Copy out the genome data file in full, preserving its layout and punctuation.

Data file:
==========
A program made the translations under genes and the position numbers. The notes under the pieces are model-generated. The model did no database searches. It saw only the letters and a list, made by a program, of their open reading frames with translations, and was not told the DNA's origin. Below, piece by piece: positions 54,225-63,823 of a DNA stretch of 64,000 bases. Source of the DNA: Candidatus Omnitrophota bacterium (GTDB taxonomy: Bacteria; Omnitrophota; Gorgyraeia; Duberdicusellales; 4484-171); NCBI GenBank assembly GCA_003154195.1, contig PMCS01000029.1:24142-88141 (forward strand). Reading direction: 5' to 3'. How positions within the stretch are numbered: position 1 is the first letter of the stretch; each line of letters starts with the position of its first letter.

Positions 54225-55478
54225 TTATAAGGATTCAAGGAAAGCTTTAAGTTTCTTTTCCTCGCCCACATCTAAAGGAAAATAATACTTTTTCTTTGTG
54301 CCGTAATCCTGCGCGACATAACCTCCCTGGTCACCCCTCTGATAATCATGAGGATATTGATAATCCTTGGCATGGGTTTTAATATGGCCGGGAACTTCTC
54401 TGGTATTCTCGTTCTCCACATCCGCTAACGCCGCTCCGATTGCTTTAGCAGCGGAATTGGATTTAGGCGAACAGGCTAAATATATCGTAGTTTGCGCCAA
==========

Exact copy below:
A program made the translations under genes and the position numbers. The notes under the pieces are model-generated. The model did no database searches. It saw only the letters and a list, made by a program, of their open reading frames with translations, and was not told the DNA's origin. Below, piece by piece: positions 54,225-63,823 of a DNA stretch of 64,000 bases. Source of the DNA: Candidatus Omnitrophota bacterium (GTDB taxonomy: Bacteria; Omnitrophota; Gorgyraeia; Duberdicusellales; 4484-171); NCBI GenBank assembly GCA_003154195.1, contig PMCS01000029.1:24142-88141 (forward strand). Reading direction: 5' to 3'. How positions within the stretch are numbered: position 1 is the first letter of the stretch; each line of letters starts with the position of its first letter.

Positions 54225-55478
54225 TTATAAGGATTCAAGGAAAGCTTTAAGTTTCTTTTCCTCGCCCACATCTAAAGGAAAATAATACTTTTTCTTTGTG
54301 CCGTAATCCTGCGCGACATAACCTCCCTGGTCACCCCTCTGATAATCATGAGGATATTGATAATCCTTGGCATGGGTTTTAATATGGCCGGGAACTTCTC
54401 TGGTATTCTCGTTCTCCACATCCGCTAACGCCGCTCCGATTGCTTTAGCAGCGGAATTGGATTTAGGCGAACAGGCTAAATATATCGTAGTTTGCGCCAA